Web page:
Hoping to speed up the pace of health care reform, the state insurance commissioner has stepped from the bureaucratic supporting cast with a big idea: take over the market for “catastrophic” insurance, guaranteeing Washingtonians have coverage in a health crisis.
Mike Kreidler, running this fall for a third term as the state’s top insurance regulator, knows the plan could be a hard sell — even to his fellow Democrats in the Legislature and the governor’s office.
But in an interview with The Associated Press, Kreidler said his plan gives Washington a chance to take a leading national role in rethinking how Americans pay for medical care.
He also criticized the Democratic Legislature’s previous work on the health care system, saying it has focused too much on small projects that simply do not get to the heart of the problem.
“That kind of incrementalism will only get you so far. And this is where you have an opportunity to profoundly impact the health insurance system across the board,” Kreidler said. “No other state’s done this. This is dramatic change. It’s one that I personally believe will work.”
Kreidler has been laying out his argument for the statewide catastrophic insurance program in recent weeks through speeches and interviews around the state. The former optometrist, veteran legislator and one-term congressman said he’s faced opposition from both sides of the political spectrum, and expects more.
He’s acknowledges the proposal has little hope of passing the Legislature in the short, election-year session that began this week. One factor could help its ultimate chances: Kreidler wants voters to approve the new employment tax he sees paying for the program.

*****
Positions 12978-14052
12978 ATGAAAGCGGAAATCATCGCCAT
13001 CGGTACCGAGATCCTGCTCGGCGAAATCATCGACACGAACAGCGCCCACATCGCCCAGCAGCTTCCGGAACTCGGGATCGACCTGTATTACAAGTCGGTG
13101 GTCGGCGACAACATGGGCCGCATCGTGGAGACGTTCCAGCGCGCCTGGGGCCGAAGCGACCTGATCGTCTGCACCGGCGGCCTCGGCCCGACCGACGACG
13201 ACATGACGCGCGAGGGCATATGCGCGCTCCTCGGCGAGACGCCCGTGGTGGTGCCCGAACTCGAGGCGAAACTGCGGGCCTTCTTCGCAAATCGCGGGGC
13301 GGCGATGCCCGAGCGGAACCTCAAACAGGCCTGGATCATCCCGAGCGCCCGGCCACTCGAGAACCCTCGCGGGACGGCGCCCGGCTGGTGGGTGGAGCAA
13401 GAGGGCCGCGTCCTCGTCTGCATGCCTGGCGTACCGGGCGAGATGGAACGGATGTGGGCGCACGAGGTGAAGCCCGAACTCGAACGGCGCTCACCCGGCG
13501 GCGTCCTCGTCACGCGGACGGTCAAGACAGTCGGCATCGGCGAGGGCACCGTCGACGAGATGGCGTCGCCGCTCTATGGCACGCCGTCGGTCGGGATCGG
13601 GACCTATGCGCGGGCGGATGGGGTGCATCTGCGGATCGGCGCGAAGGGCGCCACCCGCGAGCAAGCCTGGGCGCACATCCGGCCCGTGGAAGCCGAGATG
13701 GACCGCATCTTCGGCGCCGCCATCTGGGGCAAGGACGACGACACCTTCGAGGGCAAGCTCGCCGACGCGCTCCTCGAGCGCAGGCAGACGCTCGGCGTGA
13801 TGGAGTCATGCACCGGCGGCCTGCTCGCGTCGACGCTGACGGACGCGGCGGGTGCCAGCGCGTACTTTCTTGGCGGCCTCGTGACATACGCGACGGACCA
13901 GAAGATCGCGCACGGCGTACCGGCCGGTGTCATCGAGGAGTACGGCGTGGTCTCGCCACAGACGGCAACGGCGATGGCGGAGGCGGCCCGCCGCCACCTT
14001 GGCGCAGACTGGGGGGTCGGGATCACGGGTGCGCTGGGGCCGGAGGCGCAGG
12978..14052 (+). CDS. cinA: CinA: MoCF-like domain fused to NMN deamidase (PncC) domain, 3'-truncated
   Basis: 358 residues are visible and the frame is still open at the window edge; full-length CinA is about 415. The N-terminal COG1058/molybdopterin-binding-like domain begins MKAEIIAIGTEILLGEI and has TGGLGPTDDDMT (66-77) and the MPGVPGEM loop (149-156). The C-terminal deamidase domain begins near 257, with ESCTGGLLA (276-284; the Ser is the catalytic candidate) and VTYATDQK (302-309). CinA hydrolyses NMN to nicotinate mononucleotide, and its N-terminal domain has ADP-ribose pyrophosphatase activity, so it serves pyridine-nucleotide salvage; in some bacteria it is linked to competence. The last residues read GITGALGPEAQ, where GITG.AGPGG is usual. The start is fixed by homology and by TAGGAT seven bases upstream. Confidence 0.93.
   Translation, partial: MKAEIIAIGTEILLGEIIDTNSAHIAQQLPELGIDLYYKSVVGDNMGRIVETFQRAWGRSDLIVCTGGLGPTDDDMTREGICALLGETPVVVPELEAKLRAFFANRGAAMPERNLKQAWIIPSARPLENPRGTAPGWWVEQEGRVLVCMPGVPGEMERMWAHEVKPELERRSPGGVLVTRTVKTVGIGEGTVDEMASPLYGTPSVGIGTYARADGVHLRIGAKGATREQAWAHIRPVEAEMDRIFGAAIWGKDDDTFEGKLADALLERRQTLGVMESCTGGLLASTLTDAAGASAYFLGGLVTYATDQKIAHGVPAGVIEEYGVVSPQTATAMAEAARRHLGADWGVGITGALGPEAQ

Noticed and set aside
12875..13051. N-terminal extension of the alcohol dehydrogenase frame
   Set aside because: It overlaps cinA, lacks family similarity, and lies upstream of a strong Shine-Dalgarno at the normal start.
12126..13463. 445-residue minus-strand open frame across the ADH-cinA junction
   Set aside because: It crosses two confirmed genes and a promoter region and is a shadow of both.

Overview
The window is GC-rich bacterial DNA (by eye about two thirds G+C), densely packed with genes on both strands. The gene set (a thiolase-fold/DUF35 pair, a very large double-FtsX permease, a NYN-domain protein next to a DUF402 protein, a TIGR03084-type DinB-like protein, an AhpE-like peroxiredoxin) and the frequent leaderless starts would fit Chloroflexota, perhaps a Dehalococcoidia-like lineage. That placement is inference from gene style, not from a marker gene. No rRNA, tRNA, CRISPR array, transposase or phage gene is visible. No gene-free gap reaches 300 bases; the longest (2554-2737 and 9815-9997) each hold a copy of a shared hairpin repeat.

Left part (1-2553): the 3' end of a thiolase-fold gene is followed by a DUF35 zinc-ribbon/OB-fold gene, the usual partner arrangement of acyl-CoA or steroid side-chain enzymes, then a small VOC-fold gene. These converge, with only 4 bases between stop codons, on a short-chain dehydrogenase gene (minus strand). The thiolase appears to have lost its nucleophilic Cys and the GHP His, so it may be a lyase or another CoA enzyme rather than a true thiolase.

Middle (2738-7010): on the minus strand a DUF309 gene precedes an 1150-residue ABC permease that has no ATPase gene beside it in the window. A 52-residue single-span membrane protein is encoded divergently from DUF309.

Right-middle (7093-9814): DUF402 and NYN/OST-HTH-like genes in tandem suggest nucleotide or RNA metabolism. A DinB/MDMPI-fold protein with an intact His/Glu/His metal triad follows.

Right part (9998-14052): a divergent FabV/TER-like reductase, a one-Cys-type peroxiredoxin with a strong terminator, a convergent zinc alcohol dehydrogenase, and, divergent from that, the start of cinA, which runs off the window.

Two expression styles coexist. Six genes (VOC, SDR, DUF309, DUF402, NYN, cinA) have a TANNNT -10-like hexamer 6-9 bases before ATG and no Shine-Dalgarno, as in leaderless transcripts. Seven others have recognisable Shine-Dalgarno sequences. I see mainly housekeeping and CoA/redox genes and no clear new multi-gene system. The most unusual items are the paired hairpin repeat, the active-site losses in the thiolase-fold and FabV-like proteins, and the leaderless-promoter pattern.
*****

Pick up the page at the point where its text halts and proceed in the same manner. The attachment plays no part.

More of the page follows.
Some details are still not certain — Kreidler dodged questions about the cost of his program — but it would provide all Washington residents with “catastrophic” health care coverage that kicks in once medical costs exceed $10,000 in a given year. The plan also would cover some preventative care.
It would cover people up to age 65, when they become eligible for Medicare. People who move to Washington would have to live in the state six months to establish residency, and new residents’ pre-existing conditions would not be eligible for coverage for a year. Some people with existing government coverage would be exempt, such as military.
Workers and employers would pay for the program with a new state employment tax, probably 1 percent of gross pay for employees and a sliding scale of 2 percent to 5 percent for businesses, depending on their size.
By substituting the new plan for the type of coverage that typically takes up 40 cents of every health insurance premium dollar, Kreidler said Washingtonians could then buy cheaper health insurance that focuses on their other needs.
Kreidler’s spokeswoman said present consumer spending on catastrophic health care amounts to about $6.7 billion per year in Washington state, but she gave no indication whether the Kreidler plan would cost more or less.
The tax program also would ensure that people without insurance would pay their fair share for coverage, instead of pushing those costs on the system, Kreidler said.
If approved, however, the proposal would likely need a waiver from Congress to skirt federal law regulating employee benefit plans. Without such permission, Washington would face a court challenge, Kreidler said.
The chairwoman of the state Senate’s health care committee, Sen. Karen Keiser, D-Kent, said Friday that Kreidler’s bill would be a featured part of an expansive Senate Democratic agenda for health care reform.
But Don Brunell, president of the Association of Washington Business, said huge plans for overhauling the system are too hasty. He also said plans like Kreidler’s blow past Gov. Chris Gregoire’s health policy approach, which Brunell described as “a very methodical, deliberate process to go through and figure out what will work and what won’t.”
“We think it’s premature to come to any conclusion such as the insurance commissioner has come to in terms of universal health care provided by government,” Brunell said. “We have a basic philosophical difference with the guy.”
On the Net:
Association of Washington Business: http://www.awb.org
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